Job insecurity, psychological well-being and the relationship with future literacy / Adriaan S. Bothma
Bothma, Adriaan Stephanus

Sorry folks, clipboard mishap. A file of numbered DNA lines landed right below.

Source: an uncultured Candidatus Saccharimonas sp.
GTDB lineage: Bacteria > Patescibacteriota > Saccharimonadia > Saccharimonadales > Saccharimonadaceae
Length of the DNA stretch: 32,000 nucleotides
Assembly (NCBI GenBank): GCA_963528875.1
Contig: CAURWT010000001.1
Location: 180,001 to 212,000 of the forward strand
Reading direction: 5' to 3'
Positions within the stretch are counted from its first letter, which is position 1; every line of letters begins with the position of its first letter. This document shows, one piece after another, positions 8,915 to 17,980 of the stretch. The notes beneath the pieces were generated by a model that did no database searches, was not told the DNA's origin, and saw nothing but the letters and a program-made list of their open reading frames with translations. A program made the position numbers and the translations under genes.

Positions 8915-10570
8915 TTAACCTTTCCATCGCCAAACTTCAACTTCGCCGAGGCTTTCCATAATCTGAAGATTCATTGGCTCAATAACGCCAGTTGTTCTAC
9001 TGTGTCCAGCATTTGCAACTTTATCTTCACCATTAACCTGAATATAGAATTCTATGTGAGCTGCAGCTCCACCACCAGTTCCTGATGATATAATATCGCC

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The new world of work has an enormous impact on the work-life of employees. Retrenchment, early retirement, unemployment and the demand for better performance are the result of massive restructurings, outsourcing, mergers and acquisitions. The old Psychological contract, as well as lifelong employment, is becoming obsolete in a changing world of work. This leads to increased job insecurity in the workplace. There is substantial evidence in the literature that job insecurity is damaging to psychological health. Job insecurity in not only damaging the individual but impacts negatively on the organisation. Job insecurity leads to mistrust, lack of commitment and general dissatisfaction. In the end it will have a definite impact on organisational performance. The empirical objective of this research was to investigate the relationship between job insecurity, psychological well-being and the relationship with future literacy. A cross-sectional design with an availability sample (n =. 459) was used. The sample was subjected to a specific programme of future literacy training (Map Your Life). Questionnaires were completed prior to the training programme. The reliability and construct validity of the measuring instruments acceptable. (Cronbach alpha coefficients adhere to the cut-off point of > 0,70) with the exception of the Dispositional Optimism Questionnaire (Cronbach alpha coefficient of 0,64). Future literacy is an unknown concept and it was necessary to conceptualise the concept. No instrument to measure future literacy existed and it was necessary to compile such an instrument. A questionnaire consisting of 18 items was compiled to measure future literacy. Factor analysis revealed two factors that measured future literacy. Factor One was named Positive Mindset Towards Future Possibilities and Factor Two, Anticipating, Planning and Preparing for Future Changes. The Cronbach alpha for Factor One was 0,76 and 0,8 1 for the second factor. Results indicated statistical signiticant correlations (of a medium effect) between job insecurity, self-efficacy, dispositional optimism and work locus of control. Self-efficacy and dispositional optimism correlated negatively with job insecurity, indicating that job insecurity decreases as self-efficacy and dispositional optimism increases. The results also indicated a significant negative correlation (medium effect) between job insecurity and future literacy. This implies that as job insecurity decreases future literacy increases. The negative correlation between future literacy and job insecurity indicates that candidates who are future literate experience less job insecurity. When candidates with high and low scores on future literacy were compared with one another, candidates who scored low on all the scales of future literacy experienced high levels job insecurity. Candidates who demonstrated high levels of future literacy experienced significantly lower job insecurity. Black employees experienced significantly higher levels of future literacy when compared to White employees. Multiple regression analysis indicated that self-efficacy, dispositional optimism, work locus of control and future literacy predicted job insecurity when controlling for biographical variables. Limitations and recommendations regarding future research, as well as recommendations for the organisation were made.
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